Washington, D.C. -- (ReleaseWire) -- 06/06/2014 --Two weeks ago the SkyBridge Conference, also known as SALT, took place in Las Vegas. This annual conference is committed to facilitating debates and discussions on macroeconomic trends within the context of the global economy by bringing together some of the brightest minds in economics, money management, politics, and the U.S. military. This year there were some very poignant thoughts that pertain to investors in the U.S. stock and bond markets.
David Tepper, a $20 billion hedge fund manager, made major headlines by saying, "I'm nervous about the market. There are times to make money, and this is a time not to lose money. It's a nervous time. The market is dangerous now."
David Rubenstein, Co-CEO of the Carlyle Group, said "The U .S. markets are not cheap, and it's very difficult to find deals in the buy-out world." That's not a good sign. Following Rubenstein was former Treasury Secretary Larry Summers, who said, "We are not at the end of financial instability."
Nassim Taleb, the New York Times best-selling author of "The Black Swan," who most recently wrote a paper entitled "Skin in the Game," argues that the aftermath of the 2008 financial crisis, unfairly rewarded what he called "bad actors," and that the U.S. economic system still remains dangerous. He went on to say, "If you want to take on risk, go to any hedge fund, you're going to have a ton of risk." His take on the U.S. market place was, "Not enough people paid the price for 2008." This makes us wonder what we are heading into says Dawn Bennett, CEO of Bennett Group Financial Services. Is he saying that not enough people actually learned from 2008, and that we have to relearn that lesson again? she asks.
Lastly, this from former Greek Prime Minister George Papandreou, "Greece is just muddling through” So says Bennett, with all the media talk about how the central banks are saying things are getting better, well, it’s not true, because as these comments show, across the board, that the developed economies are not improving. And as we all know, ”muddling through” does not mean getting better, it just means going through the movements and getting nowhere fast.
Bennett says that sums up many of the important ideas and thoughts that came out of SALT regarding the markets, and it certainly doesn't sound like optimism. Everyone can pretend that everything is fine and dandy because the Dow keeps hitting new highs, but in reality, some of the smartest and brightest economists and money managers know better and are speaking the truth.
More fodder for the fire to contemplate for preparing investment portfolios for some probable downside is Walmart. The company reported earnings and missed every one of their numbers across the board, and even guided lower for next quarter. Walmart for the past five decades has been the retailer competitors fear the most. As a result, it has been a phenomenal investment for its shareholders. That's changing rapidly. Walmart reported first quarter earnings per share of $1.10, which was below the $1.15 expected.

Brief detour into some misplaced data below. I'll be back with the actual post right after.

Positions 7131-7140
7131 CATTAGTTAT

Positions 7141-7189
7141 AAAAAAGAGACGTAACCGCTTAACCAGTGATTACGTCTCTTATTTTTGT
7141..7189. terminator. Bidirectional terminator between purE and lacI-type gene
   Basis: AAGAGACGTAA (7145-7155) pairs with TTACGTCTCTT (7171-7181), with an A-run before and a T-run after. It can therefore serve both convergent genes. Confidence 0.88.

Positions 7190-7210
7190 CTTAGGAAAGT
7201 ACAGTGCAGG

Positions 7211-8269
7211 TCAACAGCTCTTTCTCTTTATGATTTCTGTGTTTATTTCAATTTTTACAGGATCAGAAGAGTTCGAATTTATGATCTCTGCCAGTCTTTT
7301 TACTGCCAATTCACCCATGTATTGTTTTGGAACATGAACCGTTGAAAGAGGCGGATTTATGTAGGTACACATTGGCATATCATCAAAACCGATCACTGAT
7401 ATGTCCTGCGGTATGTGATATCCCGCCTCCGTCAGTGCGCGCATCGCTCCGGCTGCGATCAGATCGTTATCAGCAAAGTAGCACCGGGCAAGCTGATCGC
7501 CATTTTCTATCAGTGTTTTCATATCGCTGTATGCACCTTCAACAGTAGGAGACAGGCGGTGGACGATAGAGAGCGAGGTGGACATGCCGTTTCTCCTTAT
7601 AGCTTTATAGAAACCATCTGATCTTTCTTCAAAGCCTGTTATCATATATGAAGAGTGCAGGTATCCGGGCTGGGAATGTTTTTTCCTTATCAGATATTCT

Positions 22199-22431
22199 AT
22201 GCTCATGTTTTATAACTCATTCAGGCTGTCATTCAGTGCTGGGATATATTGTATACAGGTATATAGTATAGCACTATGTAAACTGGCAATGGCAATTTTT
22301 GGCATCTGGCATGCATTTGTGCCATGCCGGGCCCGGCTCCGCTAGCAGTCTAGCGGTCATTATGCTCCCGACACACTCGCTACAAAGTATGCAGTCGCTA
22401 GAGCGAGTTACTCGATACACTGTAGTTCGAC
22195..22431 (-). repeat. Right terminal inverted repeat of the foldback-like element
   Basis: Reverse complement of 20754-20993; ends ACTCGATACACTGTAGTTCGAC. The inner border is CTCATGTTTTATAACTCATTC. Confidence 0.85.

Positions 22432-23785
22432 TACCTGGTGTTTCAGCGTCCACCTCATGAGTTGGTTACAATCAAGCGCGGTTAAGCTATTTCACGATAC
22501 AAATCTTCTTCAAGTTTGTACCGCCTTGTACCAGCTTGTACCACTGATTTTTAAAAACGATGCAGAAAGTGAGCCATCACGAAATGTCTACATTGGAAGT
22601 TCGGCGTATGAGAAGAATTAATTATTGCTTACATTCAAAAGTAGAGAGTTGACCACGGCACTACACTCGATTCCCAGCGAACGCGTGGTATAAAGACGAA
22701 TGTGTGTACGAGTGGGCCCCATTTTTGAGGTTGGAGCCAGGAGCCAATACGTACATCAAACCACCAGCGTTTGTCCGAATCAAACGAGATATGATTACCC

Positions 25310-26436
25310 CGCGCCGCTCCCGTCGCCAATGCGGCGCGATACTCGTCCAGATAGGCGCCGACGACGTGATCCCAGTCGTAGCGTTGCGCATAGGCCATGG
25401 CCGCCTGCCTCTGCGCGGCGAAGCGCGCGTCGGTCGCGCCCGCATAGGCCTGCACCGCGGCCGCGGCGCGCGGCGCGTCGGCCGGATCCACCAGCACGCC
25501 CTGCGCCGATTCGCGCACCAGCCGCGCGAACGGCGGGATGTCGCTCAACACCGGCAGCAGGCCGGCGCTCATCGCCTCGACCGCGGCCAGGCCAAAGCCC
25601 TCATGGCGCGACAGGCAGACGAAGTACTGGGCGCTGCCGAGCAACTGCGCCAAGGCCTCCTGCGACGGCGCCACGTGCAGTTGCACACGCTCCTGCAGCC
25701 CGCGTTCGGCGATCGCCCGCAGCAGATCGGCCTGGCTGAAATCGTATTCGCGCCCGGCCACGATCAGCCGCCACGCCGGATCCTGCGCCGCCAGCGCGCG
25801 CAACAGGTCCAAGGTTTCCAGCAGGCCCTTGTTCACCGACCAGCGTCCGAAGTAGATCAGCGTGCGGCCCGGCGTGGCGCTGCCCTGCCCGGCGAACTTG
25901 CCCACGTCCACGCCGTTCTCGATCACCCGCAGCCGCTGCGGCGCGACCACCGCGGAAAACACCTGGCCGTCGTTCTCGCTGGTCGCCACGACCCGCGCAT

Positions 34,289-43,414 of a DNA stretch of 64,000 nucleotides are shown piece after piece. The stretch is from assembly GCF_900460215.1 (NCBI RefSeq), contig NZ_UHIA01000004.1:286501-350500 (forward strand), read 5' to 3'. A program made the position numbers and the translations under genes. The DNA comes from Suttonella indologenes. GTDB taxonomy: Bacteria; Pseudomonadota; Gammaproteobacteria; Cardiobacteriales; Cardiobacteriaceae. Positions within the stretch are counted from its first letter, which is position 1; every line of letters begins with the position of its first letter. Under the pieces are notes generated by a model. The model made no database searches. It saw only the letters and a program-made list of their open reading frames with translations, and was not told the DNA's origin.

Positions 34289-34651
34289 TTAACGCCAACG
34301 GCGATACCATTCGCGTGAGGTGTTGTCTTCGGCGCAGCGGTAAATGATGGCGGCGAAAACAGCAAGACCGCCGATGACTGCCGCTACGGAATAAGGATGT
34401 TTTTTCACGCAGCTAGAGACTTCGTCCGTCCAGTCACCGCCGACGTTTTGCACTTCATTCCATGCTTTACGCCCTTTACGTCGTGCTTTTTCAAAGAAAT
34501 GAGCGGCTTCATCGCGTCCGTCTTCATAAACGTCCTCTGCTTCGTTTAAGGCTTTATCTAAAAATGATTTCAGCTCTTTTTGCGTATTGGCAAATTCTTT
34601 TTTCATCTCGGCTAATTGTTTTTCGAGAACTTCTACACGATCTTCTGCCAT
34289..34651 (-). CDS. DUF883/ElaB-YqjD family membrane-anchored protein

The reasons the company stated for not making earnings expectations were the weather, ObamaCare and taxes which hurt their revenues of $114.96 billion, which were below the $116.30 billion anticipated. The Walmart stock took a nosedive because shareholders are not happy with this outcome. Typically, Walmart has performed well during both solid economic times and in bad economic times. Therefore, is Walmart another canary in the coalmine for U.S. investment portfolios? asks Bennett.
The home-builder confidence indicator came out the same week, and it plunged to a 12-month low, and for the fifth month in a row, this survey missed expectations, at 45 versus 49. This is the lowest National Home Builders survey since May 2013, which illuminates the true reality of home sales and mortgage applications.
Another indicator reported that week was the University of Michigan Confidence Index, which dropped and missed expectations by the most since June of 2006. This is the greatest amount of misses in eight years. Why does this mean anything? Higher highs in stock prices and lower highs in confidence are not exactly what a stock investor wants; it's a negative sign, says Bennett. Confidence is the key number to have positive returns for continued exuberance and a fueled multiple expansion. Current levels of consumer sentiment need to be almost double for the U.S. equity markets to approach historical multiple valuation levels.
Her suggestion for U.S. investor portfolios is to raise the sell stops on all equity positions, and be prepared to take profits or limit losses if positions start to fall. The adage, "Sell in May and go away," may just be sage advice this year. Stay bearish as this market continues to melt up. "This inflated stock market is the Fed's creation, but it’s investors problems," she said.
All market data references are sourced to Bloomberg terminal database.
Securities offered through Western International Securities, Inc. Member FINRA & SIPC. Bennett Group Financial and Western International Securities, Inc. are separate & unaffiliated companies.
About Dawn Bennett
Dawn Bennett is CEO and Founder of Bennett Group Financial Services. She hosts a national radio program on www.WMAL.com called Financial Myth Busting http://www.financialmythbusting. com. She can be reached on Twitter @DawnBennettFMB or on Facebook Financial Myth Busting with Dawn Bennett or firstname.lastname@example.org
Bennett Group Financial Services LLC, based in Washington, D.C., is a comprehensive financial services firm committed to providing opportunities to clients’ as they seek long-term financial success. Its customized programs are designed with the potential to help grow, lower overall risk and conserve client assets by delivering a high level of personalized service and skill.